As one might expect, when the government is providing valuable tax relief, there are inevitability a number of strings attached.
I won’t run through the numerous conditions to be met by the company but the age, size and trading activities are the key areas where a company may fall short.
If seven years have passed (ten for knowledge-intensive companies) since the first commercial sale, the company must have already issued shares which qualify under a number of regimes including S/EIS.
The company’s gross assets must not exceed £15m before the share issue and £16m following the share issue. It must also not have more than 250 full-time equivalent staff or 500 if knowledge-intensive.
The following activities if undertaken to a substantial extent will result in the company not qualifying for EIS.
- dealing in land, commodities, futures, shares, securities or other financial instruments;
- dealing in goods otherwise than in the course of an ordinary trade of wholesale or retail distribution;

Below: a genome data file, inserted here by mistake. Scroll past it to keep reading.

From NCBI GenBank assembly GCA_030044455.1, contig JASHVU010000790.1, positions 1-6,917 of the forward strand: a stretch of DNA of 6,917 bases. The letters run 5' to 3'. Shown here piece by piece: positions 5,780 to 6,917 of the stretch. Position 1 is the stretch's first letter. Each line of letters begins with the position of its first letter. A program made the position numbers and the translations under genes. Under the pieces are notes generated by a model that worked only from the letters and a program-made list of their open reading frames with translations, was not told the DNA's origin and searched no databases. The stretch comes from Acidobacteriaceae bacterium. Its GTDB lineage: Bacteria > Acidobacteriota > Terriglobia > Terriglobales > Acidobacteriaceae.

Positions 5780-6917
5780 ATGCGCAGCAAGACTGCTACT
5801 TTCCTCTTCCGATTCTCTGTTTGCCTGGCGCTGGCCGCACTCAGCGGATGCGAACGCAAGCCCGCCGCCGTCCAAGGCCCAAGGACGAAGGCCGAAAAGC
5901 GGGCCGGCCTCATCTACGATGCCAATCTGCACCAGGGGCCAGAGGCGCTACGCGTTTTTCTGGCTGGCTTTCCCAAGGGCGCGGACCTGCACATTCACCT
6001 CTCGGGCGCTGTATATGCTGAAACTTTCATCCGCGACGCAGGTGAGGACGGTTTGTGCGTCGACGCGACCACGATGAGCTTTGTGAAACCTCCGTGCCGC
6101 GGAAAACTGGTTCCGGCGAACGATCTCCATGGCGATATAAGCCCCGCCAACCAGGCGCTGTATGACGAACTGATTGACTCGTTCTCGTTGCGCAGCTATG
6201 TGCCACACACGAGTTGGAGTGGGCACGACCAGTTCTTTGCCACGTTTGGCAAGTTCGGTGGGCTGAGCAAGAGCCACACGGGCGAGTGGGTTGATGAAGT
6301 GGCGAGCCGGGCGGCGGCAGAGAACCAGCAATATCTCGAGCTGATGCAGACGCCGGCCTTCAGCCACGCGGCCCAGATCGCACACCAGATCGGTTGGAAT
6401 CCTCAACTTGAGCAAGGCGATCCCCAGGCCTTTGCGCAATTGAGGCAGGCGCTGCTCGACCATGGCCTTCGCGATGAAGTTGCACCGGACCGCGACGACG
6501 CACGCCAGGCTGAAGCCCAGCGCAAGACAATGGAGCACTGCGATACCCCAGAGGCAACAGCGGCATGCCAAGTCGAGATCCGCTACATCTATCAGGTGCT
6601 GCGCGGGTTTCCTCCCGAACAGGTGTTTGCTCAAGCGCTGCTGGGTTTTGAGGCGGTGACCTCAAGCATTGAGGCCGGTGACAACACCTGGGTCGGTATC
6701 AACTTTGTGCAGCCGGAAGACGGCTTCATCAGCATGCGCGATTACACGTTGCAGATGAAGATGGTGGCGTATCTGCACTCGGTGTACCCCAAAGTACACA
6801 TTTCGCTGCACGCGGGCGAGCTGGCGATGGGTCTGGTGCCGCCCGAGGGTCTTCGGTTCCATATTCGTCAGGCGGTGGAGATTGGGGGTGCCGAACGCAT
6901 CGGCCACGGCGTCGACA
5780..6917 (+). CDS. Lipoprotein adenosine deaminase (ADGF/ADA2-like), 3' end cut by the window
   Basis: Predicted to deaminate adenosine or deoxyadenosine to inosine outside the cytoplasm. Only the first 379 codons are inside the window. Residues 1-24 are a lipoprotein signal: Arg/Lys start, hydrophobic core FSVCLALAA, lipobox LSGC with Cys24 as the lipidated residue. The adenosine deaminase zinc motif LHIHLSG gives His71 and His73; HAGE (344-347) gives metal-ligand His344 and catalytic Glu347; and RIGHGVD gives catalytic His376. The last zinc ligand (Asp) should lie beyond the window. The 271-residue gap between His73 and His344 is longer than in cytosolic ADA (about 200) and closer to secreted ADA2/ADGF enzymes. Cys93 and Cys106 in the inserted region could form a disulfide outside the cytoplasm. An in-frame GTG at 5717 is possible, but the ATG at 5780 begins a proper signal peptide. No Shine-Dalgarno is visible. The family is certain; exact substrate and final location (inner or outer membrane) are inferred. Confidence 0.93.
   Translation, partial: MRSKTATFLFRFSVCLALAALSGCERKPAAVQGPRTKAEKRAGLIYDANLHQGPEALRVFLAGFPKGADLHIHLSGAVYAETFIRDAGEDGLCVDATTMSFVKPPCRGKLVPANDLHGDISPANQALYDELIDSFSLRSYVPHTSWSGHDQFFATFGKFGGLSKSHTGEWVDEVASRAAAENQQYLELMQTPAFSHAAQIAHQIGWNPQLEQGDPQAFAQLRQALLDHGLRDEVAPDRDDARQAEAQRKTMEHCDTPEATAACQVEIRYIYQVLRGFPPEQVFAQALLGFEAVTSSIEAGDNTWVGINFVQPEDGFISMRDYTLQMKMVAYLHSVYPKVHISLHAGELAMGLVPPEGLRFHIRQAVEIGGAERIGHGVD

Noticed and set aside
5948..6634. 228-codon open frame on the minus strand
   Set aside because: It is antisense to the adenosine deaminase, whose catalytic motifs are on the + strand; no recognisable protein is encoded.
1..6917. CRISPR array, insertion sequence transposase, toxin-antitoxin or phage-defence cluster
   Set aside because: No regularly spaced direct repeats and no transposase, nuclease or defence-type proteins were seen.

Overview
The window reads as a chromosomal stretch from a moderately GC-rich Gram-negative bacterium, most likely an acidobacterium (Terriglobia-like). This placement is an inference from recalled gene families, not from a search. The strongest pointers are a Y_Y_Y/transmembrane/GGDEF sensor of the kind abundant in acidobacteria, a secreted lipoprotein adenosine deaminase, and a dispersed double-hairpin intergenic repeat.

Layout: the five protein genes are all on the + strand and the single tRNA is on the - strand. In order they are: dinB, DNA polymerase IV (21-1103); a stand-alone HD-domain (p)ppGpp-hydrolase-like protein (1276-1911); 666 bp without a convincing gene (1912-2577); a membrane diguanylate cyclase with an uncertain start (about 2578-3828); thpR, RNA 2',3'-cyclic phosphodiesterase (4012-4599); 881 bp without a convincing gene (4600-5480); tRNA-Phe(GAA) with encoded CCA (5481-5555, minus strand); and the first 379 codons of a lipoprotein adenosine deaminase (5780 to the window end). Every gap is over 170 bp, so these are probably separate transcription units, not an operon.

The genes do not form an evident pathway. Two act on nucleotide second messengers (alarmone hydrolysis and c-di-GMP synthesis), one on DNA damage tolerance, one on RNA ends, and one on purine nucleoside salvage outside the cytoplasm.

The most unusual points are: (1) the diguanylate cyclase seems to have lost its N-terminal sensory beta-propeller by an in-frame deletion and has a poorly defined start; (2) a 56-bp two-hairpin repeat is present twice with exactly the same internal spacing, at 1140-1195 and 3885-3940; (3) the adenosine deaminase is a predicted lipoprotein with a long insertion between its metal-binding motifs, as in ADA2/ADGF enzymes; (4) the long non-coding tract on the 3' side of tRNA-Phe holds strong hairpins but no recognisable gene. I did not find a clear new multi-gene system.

- banking, insurance, money-lending, debt-factoring, hire-purchase financing or other financial activities;
- receiving royalties or licence fees;
- providing legal or accountancy services;
- property development;
- farming or market gardening;
- holding, managing or occupying woodlands, any other forestry activities or timber production;
- producing coal or steel;
- operating or managing hotels or comparable establishments;
- operating or managing nursing homes or residential care;
- generating or exporting electricity or making electricity generating capacity available;
- generating heat, or any form of energy;
- producing gas or fuel;
- provision of services by one company to another which undertakes one of the above activities and which is controlled by the same person.
There are some exceptions to the above, as always the devil is in the detail. SEIS has its own set of conditions, however the trading activities condition are comparable.